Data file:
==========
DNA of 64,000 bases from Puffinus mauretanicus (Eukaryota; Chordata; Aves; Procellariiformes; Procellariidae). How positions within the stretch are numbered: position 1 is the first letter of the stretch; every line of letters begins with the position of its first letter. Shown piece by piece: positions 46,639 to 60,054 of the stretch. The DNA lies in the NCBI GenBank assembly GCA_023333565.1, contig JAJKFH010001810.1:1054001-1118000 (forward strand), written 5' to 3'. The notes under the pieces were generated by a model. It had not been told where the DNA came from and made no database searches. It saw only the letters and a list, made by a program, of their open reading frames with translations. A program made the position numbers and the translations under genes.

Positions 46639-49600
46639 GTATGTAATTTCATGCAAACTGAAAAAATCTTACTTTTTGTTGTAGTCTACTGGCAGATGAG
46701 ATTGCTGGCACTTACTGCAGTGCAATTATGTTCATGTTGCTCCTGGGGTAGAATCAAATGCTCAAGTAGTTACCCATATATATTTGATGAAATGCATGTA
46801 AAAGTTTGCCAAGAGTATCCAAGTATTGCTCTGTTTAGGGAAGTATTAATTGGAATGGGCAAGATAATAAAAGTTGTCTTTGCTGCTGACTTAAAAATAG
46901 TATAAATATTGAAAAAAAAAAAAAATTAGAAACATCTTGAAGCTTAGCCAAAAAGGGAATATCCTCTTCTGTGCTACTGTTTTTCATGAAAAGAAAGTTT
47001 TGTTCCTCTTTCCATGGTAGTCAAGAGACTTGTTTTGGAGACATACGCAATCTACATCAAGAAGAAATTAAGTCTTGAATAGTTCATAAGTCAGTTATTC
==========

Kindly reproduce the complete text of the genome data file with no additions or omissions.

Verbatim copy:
DNA of 64,000 bases from Puffinus mauretanicus (Eukaryota; Chordata; Aves; Procellariiformes; Procellariidae). How positions within the stretch are numbered: position 1 is the first letter of the stretch; every line of letters begins with the position of its first letter. Shown piece by piece: positions 46,639 to 60,054 of the stretch. The DNA lies in the NCBI GenBank assembly GCA_023333565.1, contig JAJKFH010001810.1:1054001-1118000 (forward strand), written 5' to 3'. The notes under the pieces were generated by a model. It had not been told where the DNA came from and made no database searches. It saw only the letters and a list, made by a program, of their open reading frames with translations. A program made the position numbers and the translations under genes.

Positions 46639-49600
46639 GTATGTAATTTCATGCAAACTGAAAAAATCTTACTTTTTGTTGTAGTCTACTGGCAGATGAG
46701 ATTGCTGGCACTTACTGCAGTGCAATTATGTTCATGTTGCTCCTGGGGTAGAATCAAATGCTCAAGTAGTTACCCATATATATTTGATGAAATGCATGTA
46801 AAAGTTTGCCAAGAGTATCCAAGTATTGCTCTGTTTAGGGAAGTATTAATTGGAATGGGCAAGATAATAAAAGTTGTCTTTGCTGCTGACTTAAAAATAG
46901 TATAAATATTGAAAAAAAAAAAAAATTAGAAACATCTTGAAGCTTAGCCAAAAAGGGAATATCCTCTTCTGTGCTACTGTTTTTCATGAAAAGAAAGTTT
47001 TGTTCCTCTTTCCATGGTAGTCAAGAGACTTGTTTTGGAGACATACGCAATCTACATCAAGAAGAAATTAAGTCTTGAATAGTTCATAAGTCAGTTATTC